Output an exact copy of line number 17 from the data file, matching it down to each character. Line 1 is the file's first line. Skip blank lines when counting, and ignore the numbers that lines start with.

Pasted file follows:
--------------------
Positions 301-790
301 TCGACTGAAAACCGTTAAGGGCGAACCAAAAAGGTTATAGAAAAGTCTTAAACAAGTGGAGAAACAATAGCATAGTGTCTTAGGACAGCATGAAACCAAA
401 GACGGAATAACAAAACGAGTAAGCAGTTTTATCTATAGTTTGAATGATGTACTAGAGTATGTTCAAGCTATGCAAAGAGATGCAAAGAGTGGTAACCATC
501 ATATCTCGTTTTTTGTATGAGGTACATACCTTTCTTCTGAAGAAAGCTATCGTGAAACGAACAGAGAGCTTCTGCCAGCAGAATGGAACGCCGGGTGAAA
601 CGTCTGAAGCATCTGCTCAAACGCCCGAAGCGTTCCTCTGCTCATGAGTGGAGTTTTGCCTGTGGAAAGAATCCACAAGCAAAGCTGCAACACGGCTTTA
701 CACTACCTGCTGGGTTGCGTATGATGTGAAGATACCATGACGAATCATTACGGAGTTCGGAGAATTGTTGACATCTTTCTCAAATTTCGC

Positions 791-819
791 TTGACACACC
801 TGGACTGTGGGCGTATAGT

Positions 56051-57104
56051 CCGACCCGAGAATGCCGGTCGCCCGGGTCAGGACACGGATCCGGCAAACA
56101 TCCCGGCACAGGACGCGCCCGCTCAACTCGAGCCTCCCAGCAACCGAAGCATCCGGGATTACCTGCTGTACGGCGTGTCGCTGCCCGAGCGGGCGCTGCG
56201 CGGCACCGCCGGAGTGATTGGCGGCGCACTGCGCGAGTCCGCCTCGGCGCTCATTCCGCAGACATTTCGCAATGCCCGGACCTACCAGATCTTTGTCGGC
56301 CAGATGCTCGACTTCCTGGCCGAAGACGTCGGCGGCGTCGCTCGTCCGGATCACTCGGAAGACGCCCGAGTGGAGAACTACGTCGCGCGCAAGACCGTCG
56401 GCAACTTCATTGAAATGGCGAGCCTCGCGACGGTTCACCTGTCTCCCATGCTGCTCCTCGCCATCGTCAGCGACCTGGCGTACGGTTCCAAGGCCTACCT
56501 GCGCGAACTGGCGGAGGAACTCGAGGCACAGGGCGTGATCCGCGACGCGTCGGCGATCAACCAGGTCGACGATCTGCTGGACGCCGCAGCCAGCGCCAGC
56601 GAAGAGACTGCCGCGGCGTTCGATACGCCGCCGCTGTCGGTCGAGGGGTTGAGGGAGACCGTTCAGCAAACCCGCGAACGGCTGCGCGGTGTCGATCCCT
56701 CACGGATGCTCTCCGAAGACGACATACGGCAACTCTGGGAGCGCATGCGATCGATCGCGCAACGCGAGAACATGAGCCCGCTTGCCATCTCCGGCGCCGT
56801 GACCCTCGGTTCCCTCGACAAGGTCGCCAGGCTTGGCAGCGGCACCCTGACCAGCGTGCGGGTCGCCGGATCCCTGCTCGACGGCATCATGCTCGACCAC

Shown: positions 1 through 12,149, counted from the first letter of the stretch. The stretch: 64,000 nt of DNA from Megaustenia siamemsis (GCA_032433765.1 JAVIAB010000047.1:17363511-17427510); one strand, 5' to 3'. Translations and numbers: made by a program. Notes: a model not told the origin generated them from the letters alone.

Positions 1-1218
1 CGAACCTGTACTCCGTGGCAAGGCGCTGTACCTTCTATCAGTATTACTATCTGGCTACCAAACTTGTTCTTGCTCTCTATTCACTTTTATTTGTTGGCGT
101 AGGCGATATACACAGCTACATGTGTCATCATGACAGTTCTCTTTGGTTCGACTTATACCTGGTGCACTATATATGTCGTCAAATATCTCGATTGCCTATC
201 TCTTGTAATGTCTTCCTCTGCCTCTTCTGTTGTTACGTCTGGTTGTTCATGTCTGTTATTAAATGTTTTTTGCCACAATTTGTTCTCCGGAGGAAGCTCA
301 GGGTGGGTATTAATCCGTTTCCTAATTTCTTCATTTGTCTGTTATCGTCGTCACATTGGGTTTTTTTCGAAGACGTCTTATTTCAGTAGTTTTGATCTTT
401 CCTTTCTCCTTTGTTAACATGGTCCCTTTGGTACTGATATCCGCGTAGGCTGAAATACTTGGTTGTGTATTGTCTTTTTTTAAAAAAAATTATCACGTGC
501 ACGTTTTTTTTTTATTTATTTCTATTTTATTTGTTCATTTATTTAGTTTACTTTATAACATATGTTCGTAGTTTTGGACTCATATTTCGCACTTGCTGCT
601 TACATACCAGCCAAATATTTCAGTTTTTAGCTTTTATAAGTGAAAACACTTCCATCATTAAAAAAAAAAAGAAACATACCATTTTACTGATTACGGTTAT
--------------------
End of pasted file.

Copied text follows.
56601 GAAGAGACTGCCGCGGCGTTCGATACGCCGCCGCTGTCGGTCGAGGGGTTGAGGGAGACCGTTCAGCAAACCCGCGAACGGCTGCGCGGTGTCGATCCCT